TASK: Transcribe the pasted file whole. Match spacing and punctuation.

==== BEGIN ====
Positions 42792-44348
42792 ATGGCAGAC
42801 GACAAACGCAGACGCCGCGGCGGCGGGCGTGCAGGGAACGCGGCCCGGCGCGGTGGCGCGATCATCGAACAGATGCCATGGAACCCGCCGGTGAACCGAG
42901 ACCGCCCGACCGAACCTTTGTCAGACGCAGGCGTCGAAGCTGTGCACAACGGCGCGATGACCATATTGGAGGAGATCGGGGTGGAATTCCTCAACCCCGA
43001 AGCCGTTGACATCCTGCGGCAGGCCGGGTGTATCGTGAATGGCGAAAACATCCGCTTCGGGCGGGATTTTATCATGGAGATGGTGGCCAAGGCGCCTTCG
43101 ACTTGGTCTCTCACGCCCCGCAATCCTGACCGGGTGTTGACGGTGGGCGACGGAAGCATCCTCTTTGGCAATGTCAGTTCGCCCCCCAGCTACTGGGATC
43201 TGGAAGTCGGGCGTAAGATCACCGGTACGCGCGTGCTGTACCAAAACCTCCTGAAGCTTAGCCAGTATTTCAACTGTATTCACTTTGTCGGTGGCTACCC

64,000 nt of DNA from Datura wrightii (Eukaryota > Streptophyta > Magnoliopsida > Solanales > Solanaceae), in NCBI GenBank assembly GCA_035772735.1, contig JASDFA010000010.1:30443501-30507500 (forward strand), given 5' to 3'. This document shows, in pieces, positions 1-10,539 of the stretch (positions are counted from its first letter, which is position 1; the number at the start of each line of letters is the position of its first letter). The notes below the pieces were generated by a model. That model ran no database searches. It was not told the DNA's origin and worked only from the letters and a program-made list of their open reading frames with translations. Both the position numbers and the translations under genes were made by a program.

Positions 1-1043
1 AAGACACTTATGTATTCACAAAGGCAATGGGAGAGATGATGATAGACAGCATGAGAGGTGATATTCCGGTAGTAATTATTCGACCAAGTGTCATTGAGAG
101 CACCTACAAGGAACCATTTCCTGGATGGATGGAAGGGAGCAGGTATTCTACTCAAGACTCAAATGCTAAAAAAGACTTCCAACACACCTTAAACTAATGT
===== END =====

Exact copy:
Positions 42792-44348
42792 ATGGCAGAC
42801 GACAAACGCAGACGCCGCGGCGGCGGGCGTGCAGGGAACGCGGCCCGGCGCGGTGGCGCGATCATCGAACAGATGCCATGGAACCCGCCGGTGAACCGAG
42901 ACCGCCCGACCGAACCTTTGTCAGACGCAGGCGTCGAAGCTGTGCACAACGGCGCGATGACCATATTGGAGGAGATCGGGGTGGAATTCCTCAACCCCGA
43001 AGCCGTTGACATCCTGCGGCAGGCCGGGTGTATCGTGAATGGCGAAAACATCCGCTTCGGGCGGGATTTTATCATGGAGATGGTGGCCAAGGCGCCTTCG
43101 ACTTGGTCTCTCACGCCCCGCAATCCTGACCGGGTGTTGACGGTGGGCGACGGAAGCATCCTCTTTGGCAATGTCAGTTCGCCCCCCAGCTACTGGGATC
43201 TGGAAGTCGGGCGTAAGATCACCGGTACGCGCGTGCTGTACCAAAACCTCCTGAAGCTTAGCCAGTATTTCAACTGTATTCACTTTGTCGGTGGCTACCC

64,000 nt of DNA from Datura wrightii (Eukaryota > Streptophyta > Magnoliopsida > Solanales > Solanaceae), in NCBI GenBank assembly GCA_035772735.1, contig JASDFA010000010.1:30443501-30507500 (forward strand), given 5' to 3'. This document shows, in pieces, positions 1-10,539 of the stretch (positions are counted from its first letter, which is position 1; the number at the start of each line of letters is the position of its first letter). The notes below the pieces were generated by a model. That model ran no database searches. It was not told the DNA's origin and worked only from the letters and a program-made list of their open reading frames with translations. Both the position numbers and the translations under genes were made by a program.

Positions 1-1043
1 AAGACACTTATGTATTCACAAAGGCAATGGGAGAGATGATGATAGACAGCATGAGAGGTGATATTCCGGTAGTAATTATTCGACCAAGTGTCATTGAGAG
101 CACCTACAAGGAACCATTTCCTGGATGGATGGAAGGGAGCAGGTATTCTACTCAAGACTCAAATGCTAAAAAAGACTTCCAACACACCTTAAACTAATGT